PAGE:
I had an appointment to get the Johnson & Johnson vaccine as that is a more traditional (do they call it viral vector?) product. My appointment was on the same morning the FDA called for the pause, so it was canceled, not by my choice. I don’t understand the fuss about blood clots when plenty of women get blood clots all the time from hormonal birth control pills.

And if that wasn’t enough to make me think twice, the new guidance from the CDC suggests that natural immunity generated by the body after contracting and recovering from Covid, which I had in December 2020, should last for at least a year if not for life.

So I probably don’t need an experimental vaccine product, not yet.

And, I have anecdotal reports from a friend who works in Washington DC as a medical technologist who has attended events at the CDC regarding this virus, that the next round of vaccine products, boosters as it were, may allow those who have not been vaccinated to receive only one shot instead of two.

And, I think finally, I am concerned that since I had Covid, the vaccine may cause a reaction on the first dose and since I had Covid once, I’m not ready to volunteer to repeat any of that experience. In addition, vaccinated people often test positive on Covid tests when they don’t have Covid and this can cause unnecessary quarantine and prevent travel and delay necessary medical procedures as one friend can attest.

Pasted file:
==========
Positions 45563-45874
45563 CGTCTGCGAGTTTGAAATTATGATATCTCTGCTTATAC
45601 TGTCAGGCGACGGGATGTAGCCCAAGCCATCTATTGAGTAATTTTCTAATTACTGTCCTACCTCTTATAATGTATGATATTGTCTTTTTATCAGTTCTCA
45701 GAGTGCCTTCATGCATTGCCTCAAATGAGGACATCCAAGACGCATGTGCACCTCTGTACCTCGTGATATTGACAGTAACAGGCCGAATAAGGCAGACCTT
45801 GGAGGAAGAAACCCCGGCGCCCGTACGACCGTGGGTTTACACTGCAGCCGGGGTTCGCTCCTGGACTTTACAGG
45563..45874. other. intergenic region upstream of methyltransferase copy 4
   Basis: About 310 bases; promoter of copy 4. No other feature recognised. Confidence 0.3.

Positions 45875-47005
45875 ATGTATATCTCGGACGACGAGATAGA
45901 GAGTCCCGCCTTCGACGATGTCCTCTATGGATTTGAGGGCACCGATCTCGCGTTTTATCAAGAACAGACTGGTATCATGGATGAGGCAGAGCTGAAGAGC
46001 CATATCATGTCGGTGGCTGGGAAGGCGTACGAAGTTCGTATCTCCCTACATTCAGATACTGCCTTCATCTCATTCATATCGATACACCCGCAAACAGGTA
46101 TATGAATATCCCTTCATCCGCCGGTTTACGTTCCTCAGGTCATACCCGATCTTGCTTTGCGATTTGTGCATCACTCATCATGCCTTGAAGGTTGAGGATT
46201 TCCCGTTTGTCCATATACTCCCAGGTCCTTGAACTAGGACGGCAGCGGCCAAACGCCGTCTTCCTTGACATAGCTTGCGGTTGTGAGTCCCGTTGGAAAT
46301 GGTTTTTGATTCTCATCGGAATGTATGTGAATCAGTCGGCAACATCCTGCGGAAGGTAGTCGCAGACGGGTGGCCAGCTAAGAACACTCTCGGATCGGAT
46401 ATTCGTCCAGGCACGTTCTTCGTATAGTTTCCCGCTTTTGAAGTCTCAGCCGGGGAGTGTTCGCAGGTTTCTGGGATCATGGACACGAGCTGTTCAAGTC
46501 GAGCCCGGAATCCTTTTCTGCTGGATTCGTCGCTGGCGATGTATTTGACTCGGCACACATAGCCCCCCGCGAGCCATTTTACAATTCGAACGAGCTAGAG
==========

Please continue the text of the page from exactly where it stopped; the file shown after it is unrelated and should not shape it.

End of May update on Silk & Sonder self-care planner

This is the second part in an ongoing series about my experience with Silk & Sonder self-care planners. Click here to read about My initial impression of my Silk & Sonder May planner.

Earlier this week it was 90 degrees and sunny. Yesterday was 60 and cloudy and prone to dramatic cloudbursts of dramatic rain.

Today, the high was around 45.

My knees ache and my ankles keep giving out. I collapsed on the floor at one point, scraped my knee and tore my fancy, super soft and cozy joggers I bought at Stitch Fix’s Bizzy Hizzy employee pop-up store.

So I’m currently in bed with my electric blanket and two three-legged cats.

Louise, one of our fosters

Tomorrow I will finish my May edition of the Silk & Sonder wellness/self-care planner. Even though June starts on Tuesday, apparently Silk & Sonder starts all of its planners on Monday, so Monday May 31 is part of the June planner.

The June planner shipped in mid May, with an anticipated delivery date of May 24. According to the tracking information, it arrived at our regional post office about 10 miles away in the early afternoon on May 18, but didn’t arrive at our local post office 2 miles away until 4 days later on May 22.

It has languished there for a week.

Now, in the great scheme of life, this planner is not vital. But it is rather pricey, and I find a weird emotional sensation in stressing over planning my mental wellness strategies because my calendar is lost in the mail.

Receiving a calendar that suggests you plan for the future with reflection and mindfulness AFTER the month starts defeats some of the purpose.

And if there are problems with the United States Postal Service, shouldn’t the merchant find a new method of delivery? The product is time sensitive.